CBD comes either from hemp plants or marijuana plants. The source of a product depends mainly on the legal status of cannabis in each US state. Although hemp and marijuana both belong to the same family, they are very different in biology, cultivation, and function.
Regarding The Legality of Hemp
Even though industrial hemp contains no psychoactive chemicals, it was mistakenly classified as a Schedule I Drug under the Controlled Substances Act during the infamous “Drug On Wars”. Since the ‘70s, a lot of progress has been made, but still, there seems to be some confusion regarding how the two are distinguished.
Generally, if all marijuana is illegal in a state, the THC level in a plant is the key factor of whether a CBD product is illegal or not. In most of these cases, these THC level limits are extremely low, and rarely exceed 0.3%. So, to be on the safe side, CBD product manufacturers work mainly with hemp biomass, which is less risky.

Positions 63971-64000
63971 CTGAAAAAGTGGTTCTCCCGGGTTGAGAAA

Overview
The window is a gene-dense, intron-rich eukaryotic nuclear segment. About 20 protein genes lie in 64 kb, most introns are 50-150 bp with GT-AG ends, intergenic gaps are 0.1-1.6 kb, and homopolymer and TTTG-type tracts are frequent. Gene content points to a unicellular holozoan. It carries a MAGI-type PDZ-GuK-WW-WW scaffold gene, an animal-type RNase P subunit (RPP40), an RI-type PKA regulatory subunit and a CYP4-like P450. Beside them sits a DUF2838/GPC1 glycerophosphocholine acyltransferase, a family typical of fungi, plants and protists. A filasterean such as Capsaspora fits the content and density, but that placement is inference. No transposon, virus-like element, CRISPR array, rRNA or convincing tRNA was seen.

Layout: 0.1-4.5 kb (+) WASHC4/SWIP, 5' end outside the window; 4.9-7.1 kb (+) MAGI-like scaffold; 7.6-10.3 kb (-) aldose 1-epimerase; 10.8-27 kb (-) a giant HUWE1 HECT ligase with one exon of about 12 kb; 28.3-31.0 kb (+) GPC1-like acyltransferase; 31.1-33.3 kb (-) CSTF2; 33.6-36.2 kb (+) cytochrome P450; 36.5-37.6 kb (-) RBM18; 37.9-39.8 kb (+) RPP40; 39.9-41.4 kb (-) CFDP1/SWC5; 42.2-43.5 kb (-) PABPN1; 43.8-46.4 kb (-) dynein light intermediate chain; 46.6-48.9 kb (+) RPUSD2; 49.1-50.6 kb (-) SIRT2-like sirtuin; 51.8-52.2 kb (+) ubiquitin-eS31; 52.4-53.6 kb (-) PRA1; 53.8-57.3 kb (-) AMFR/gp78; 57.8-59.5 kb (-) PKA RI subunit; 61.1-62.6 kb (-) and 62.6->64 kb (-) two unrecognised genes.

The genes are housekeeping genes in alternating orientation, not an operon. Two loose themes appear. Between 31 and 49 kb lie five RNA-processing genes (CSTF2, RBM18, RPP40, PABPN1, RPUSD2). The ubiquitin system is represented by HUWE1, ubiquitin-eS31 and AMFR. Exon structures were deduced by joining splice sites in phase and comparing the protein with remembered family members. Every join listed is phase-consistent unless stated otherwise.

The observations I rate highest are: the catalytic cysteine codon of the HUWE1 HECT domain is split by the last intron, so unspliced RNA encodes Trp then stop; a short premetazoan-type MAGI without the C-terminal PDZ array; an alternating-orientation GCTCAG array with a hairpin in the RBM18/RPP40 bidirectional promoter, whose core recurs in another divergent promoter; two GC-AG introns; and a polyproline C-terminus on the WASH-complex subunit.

To put it in the simplest terms possible, marijuana can be used for both medicinal and recreational purposes, that all involve cannabinoids. On the other hand, hemp has no psychoactive properties. It can be used for its CBD content, but in total, there are thousands of applications, ranging from cloth making, skincare, beauty products and beverage making.
Hemp or Marijuana?
Compared to the marijuana plant, hemp is naturally lower in cannabinoids, meaning that a bigger amount of it is needed to extract CBD. Also, hemp-derived CBD is thought to be weaker due to the lack of the entourage effect (the theory that all cannabinoids work in tandem). However, hemp is significantly cheaper than marijuana and sourcing biomass (raw plant material) is significantly easier.
As legislation in the US remains murky, it is best for companies to stick with CBD extracted from male hemp plants, which is legal in 50 US states. Female cannabis CBD is more potent, but is impossible to obtain for industrial purposes outside legal states. So, when in doubt, hemp CBD is the least complicated way to go.